After glancing up to see his smile, Alynn returned the gentle embrace he offered. She buried her face in his tunic. Drostan pressed her head against his chest, and she could hear his heartbeat. He smelled of wood and sea and hard work, stained with a medley of scents from the midsummer forest. She smiled.
Thank You, Lord, for Drostan.
He kissed her forehead before leaving for his own bed. “I’ll see you tomorrow, then,” he said, raking his hand through his hair and making it even wilder than before.
Alynn smiled. “Goodnight, love.”
Alynn crawled awkwardly into the bedcloset and rearranged the sheepskins before she shut and latched the door. In the complete absence of light, the only sounds those of her family readying for bed, Alynn found a call to pray.
“Be with Tarin, Lord, if he’s not with You and Father already,” she murmured before drifting to sleep. “And if he is...please tell him I said hello.”
Alright. This time, I have a good excuse as to why I didn’t post my blog on Monday. I was out of town. And more than that, I was at Barnes & Noble.
My family and I were driving around town, heading towards a restaurant where we were meeting a friend of Dad’s for Second Breakfast, and I saw a Barnes & Noble off the side of the road. “Mom, Dad, can we go to Barnes & Noble?” I asked.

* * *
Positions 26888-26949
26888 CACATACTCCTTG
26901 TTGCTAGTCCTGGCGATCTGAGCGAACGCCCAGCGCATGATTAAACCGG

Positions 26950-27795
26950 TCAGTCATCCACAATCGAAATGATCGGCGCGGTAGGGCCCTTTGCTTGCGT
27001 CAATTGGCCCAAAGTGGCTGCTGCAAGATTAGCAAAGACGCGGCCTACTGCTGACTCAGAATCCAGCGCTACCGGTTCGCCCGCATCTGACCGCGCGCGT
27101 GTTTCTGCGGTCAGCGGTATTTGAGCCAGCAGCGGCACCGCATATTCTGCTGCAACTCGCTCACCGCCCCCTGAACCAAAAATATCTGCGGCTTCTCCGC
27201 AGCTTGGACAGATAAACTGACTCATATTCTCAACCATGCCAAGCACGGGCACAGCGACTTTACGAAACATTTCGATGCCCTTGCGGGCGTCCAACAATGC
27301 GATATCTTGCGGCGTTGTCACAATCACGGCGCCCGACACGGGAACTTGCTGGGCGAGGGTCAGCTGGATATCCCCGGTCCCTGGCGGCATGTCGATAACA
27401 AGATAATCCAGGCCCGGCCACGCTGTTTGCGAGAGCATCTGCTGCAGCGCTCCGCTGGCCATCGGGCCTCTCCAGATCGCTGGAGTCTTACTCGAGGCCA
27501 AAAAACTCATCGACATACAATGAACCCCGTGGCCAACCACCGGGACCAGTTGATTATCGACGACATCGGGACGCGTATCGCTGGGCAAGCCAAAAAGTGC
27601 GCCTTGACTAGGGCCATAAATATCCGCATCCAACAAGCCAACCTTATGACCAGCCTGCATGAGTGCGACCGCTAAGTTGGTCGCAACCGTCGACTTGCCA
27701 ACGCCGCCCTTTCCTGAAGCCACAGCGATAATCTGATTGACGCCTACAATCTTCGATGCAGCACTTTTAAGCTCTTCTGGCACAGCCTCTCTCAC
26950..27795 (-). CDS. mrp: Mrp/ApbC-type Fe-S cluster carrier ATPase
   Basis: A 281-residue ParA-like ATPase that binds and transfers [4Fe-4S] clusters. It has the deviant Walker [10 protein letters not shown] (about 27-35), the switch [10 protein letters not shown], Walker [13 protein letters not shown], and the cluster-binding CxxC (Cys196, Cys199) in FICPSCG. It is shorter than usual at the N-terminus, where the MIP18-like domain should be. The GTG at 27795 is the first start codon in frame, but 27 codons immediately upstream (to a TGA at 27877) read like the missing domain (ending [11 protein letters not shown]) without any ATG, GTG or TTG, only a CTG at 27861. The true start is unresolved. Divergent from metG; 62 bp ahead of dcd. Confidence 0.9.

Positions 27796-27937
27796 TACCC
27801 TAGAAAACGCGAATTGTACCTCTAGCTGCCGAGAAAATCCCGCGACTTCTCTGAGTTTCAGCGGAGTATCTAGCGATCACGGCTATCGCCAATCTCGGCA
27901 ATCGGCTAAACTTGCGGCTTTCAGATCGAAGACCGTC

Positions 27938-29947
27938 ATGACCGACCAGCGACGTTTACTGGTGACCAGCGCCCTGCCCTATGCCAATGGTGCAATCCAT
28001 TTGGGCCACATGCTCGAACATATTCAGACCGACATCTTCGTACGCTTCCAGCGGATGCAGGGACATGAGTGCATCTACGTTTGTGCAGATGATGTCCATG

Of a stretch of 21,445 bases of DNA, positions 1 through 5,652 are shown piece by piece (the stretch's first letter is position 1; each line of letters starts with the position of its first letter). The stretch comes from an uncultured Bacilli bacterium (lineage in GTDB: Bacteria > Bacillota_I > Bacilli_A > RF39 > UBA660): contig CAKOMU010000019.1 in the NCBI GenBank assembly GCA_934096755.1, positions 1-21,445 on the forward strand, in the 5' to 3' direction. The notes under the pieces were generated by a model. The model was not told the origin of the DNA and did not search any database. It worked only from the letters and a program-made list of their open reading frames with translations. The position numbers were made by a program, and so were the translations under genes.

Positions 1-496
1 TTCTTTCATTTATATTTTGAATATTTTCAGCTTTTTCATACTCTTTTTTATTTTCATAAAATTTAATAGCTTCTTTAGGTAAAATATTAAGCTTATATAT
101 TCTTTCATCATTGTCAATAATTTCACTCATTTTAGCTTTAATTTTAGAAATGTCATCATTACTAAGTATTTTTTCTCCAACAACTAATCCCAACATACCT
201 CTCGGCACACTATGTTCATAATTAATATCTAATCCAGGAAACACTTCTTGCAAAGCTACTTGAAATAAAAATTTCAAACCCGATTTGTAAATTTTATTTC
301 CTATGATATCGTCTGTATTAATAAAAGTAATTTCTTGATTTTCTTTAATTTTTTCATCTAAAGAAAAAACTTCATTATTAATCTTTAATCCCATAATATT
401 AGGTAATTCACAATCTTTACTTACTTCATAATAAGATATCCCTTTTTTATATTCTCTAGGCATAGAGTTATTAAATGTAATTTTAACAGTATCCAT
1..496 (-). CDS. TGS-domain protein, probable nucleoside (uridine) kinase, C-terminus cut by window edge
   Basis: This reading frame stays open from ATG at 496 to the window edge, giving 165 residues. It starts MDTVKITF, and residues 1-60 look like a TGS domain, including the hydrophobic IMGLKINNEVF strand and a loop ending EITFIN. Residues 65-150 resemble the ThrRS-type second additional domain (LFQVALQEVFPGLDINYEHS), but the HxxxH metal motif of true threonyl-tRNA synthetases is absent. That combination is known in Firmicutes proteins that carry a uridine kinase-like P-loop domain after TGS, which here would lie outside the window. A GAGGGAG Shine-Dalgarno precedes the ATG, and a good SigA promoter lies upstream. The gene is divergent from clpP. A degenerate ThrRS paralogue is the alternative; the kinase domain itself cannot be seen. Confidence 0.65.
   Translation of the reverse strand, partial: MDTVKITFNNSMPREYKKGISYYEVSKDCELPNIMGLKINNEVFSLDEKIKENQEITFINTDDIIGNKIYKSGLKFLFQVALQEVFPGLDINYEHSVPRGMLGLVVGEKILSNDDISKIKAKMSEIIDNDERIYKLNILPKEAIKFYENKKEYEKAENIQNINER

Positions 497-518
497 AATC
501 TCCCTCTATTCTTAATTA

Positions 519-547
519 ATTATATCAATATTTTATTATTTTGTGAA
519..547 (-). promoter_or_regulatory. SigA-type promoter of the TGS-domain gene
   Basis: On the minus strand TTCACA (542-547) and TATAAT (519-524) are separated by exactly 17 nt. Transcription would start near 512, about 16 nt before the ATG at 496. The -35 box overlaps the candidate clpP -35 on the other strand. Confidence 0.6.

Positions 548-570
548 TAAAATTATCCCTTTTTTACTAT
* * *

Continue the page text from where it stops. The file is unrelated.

My sister scoffed. “Why go there when you’re not going to buy anything?”
Now, I had two decent reasons to go to Barnes & Noble, the first one being that we don’t have one near us in Texas. The closest one is about forty-five minutes south from where we live. I’ve been there exactly twice, both times to exchange a defective Nook which I ended up trading for an iPod Touch. We do have a bookstore—Books-a-Million—but it’s smaller and, honestly, not as cool. Secondly, there was only one other place I’d asked to go on our trip—Culver’s, a fast food restaurant that we don’t have in Texas
Mom, however, came up with a third reason. “We’re going to Barnes & Noble because it’s fun,” she said. And sure enough, as soon as we finished up at the restaurant, we went to the bookstore.
Oh, glory. So many books. So many words. I was in heaven.